Now that I have officially turned One Half of One Hundred, I can go on with my life! Right after I share the look-back insights I promised last post, of course.
Look Back to Look Forward: Pondering Points
Remember I mentioned I homeschooled for 20 years, so I felt like I’d learned at least a little something about planning? Here are a few things I discovered looking back on the years when my planning systems worked well.
I also jotted down steps I am taking to incorporate those insights into this year’s planning reality.
I’m also including questions you can consider as pondering points to mull your own successes – and less than successes (we all have them) – in the planning department.
Work and Play One Day at a Time
- I do my best work – and play – when I can only see one day at a time.
What does that tell me? I need a page-a-day system, with a hide-not-today-curtain-tab thing (I’ll try to remember to show you a pic later when I put new batteries in my camera). 🙂
How do you work and play best? A day at a time? A week at a glance? A month to mull?
How Valuable are You?
- When I was homeschooling I could justify spending money on a planner: it’s for the children’s education, for their future. I discovered through trial and error last year that I am worth investing in.
What does that tell me? Well, (this isn’t easy to say and has taken me a long time to grasp), I have value, too. So why should I feel guilty investing in my future with a store-bought planner?
Do you assess your time, energy, planning as valuable commodities? Do you see *yourself* as valuable? (Insider tip: You are!)
Do You Need Pretty?
I love pretty, but I found out I don’t need pretty. As much as I enjoy jazzing up my personal planner, I really don’t need hearts and flowers and stickers to get my job-s done.
What does that tell me? Simple is simply fine for me this year.
Do you like pretty? Do you need pretty? Do you function better – or less than at your best – with pretty?
Jazz Can Be Distracting
- Jazzing up a planner can distract me from actually planning and re-jazzing can keep me from getting anything actually done.
What does that tell me? No need to jazz up my planner ahead of time. If I get spontaneously doodle-y with color and stickers, then I’ll add jazz on the fly, but not before.
Does pretty distract you from or motivate you toward reaching your goals?
I love lists but to-do lists don’t create time pressures. And I need time pressures to get things done. Even self-imposed time pressures.
What does that tell me? My planner needs a spot for scheduling blocks of time AND a place for a to-do list.
Do you like to (need to) schedule blocks of time? Or are you disciplined enough to wing it?
A1, A2, B1, C1 …
- I do better (not necessarily more, but certainly better) when I prioritize, but if I don’t do it ahead of my day, it doesn’t get done.
What does that tell me? I need a way to reinforce my most important tasks to complete that day.
Can you glance at a list and know what is most important? Or do you get squirrely when a squirrel (um, maybe from Facebook? ) pings you?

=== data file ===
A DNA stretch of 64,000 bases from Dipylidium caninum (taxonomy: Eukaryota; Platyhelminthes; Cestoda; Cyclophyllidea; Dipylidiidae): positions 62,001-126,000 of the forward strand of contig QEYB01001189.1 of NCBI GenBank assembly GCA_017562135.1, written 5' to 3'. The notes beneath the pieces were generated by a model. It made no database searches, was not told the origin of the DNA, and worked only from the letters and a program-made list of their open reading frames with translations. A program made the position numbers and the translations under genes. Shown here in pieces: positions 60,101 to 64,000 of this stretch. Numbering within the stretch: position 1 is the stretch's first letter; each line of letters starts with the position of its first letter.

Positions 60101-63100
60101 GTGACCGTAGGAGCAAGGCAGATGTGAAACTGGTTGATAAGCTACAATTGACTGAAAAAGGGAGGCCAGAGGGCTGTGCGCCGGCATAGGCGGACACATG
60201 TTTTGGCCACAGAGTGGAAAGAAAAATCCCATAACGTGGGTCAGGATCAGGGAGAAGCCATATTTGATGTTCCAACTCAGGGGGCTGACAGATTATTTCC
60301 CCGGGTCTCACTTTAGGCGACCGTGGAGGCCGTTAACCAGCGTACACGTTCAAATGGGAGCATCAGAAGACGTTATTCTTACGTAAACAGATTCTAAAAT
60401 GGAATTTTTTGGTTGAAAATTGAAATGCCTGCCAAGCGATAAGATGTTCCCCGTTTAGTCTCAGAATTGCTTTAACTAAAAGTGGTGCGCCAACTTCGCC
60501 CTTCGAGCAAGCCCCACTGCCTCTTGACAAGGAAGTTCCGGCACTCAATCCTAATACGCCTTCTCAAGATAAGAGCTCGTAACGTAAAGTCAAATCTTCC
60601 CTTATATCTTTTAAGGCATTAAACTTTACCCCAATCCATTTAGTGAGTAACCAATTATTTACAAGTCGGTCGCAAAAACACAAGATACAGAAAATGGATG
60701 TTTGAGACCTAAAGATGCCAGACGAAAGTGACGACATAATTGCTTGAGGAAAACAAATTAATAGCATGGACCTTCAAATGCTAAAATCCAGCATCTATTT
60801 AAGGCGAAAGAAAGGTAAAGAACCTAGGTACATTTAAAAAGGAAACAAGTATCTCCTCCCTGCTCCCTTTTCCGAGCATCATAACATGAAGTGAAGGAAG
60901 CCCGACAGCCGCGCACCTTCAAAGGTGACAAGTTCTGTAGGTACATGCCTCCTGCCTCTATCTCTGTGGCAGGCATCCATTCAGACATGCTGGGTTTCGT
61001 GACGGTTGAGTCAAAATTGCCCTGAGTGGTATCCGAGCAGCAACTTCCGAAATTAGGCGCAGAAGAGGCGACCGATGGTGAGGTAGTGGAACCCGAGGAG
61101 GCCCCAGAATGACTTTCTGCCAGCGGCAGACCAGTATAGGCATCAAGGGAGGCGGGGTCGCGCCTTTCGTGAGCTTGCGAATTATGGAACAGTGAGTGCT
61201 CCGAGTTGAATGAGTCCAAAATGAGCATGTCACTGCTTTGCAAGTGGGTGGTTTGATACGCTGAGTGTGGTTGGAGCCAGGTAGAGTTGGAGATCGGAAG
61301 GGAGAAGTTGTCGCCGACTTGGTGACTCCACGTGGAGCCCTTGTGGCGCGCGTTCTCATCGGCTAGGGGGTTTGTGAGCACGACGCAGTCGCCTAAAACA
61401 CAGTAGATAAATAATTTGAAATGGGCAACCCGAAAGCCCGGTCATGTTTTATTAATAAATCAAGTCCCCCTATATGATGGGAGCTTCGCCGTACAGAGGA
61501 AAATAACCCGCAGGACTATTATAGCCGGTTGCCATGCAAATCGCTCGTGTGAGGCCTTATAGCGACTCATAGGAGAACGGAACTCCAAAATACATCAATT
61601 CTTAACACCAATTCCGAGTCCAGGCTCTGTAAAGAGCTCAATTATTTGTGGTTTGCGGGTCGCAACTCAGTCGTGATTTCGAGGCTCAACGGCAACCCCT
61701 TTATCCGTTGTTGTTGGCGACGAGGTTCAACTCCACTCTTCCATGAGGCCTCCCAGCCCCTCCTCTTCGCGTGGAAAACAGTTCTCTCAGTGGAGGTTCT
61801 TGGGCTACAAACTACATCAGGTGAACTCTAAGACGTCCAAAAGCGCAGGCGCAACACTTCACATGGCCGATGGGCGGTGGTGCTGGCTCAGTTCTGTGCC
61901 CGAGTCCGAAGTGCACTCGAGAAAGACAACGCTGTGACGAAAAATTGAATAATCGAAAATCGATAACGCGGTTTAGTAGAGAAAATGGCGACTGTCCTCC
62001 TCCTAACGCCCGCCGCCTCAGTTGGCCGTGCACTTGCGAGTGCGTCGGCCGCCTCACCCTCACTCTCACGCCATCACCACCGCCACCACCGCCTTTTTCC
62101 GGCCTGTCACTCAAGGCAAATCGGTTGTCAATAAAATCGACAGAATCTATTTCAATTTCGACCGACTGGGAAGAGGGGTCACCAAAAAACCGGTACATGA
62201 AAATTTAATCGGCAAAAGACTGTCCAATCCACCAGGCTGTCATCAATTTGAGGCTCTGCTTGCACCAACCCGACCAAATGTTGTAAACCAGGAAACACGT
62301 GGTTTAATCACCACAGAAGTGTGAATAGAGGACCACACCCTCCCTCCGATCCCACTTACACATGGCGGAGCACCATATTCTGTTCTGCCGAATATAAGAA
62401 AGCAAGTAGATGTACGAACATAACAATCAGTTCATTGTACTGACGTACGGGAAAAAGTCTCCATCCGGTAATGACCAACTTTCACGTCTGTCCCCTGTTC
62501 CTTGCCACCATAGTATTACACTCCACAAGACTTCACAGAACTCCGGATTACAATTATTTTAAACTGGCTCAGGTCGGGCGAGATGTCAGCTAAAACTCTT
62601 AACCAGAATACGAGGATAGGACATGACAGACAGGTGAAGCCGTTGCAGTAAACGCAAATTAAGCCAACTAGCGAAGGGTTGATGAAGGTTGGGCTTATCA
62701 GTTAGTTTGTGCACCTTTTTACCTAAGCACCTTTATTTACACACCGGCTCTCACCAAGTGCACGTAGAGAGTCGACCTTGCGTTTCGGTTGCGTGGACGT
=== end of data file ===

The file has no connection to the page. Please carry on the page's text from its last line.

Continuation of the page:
Goals, Lots of Goals
- I have goals. Lots of goals. Too many goals. And several whims.
What does that tell me? I need a place to write down my goals and jot down objectives (the action steps to reaching goals). And I need to keep them handy, right inside my planner.
Do you write down your goals and keep them near your planner? Or can you remember your goals when distractions beckon?
Piece Together the Pondering
Now that we’ve pondered, we need to piece together what our planners should look like. It will help us thin out the many options available.
(Speaking of many options, do you know who you are voting for?)
Planning Pondering Leads to Planner Purchasing
Piecing together all my pondering, I came back to my a faithful planner from yesteryear – and by that, I really do mean yesteryear this time. 🙂
My Daytimer Page-a-Day pages fit just perfectly in my Franklin Planner binder (purchased before I knew of their connection to the Mormon church, which I try not to support with my finances when there are other options), so all I had to was open the package and begin planning! After sifting through my goals, of course.
Biggest Lesson Learned
The biggest lesson I learned from my Year of Planning Experimentation is that we have to work with the brain God gives us.
Since He gave us our brains, certainly He won’t mind us caring for it on paper. Even if costs Him a few dollars.
All that to say I love my 2016 planner and I have no plans of changing. Ever again. (At least until the next new season beckons experimentation. )
It’s Your Turn
Take a bit of time – whatever you need – to ponder your planning habits.
- What’s worked for you?
- What hasn’t?
- Have you tried to bypass the way God created you to squeeze into a planner mold someone else created?
- How can you turn your ponderings into action steps for planning your next steps?
And now, it’s time for me to put wheels to my wings. Um, feet to my goals. Uh, pen to my paper. Well, you know what I mean, let 2016 begin!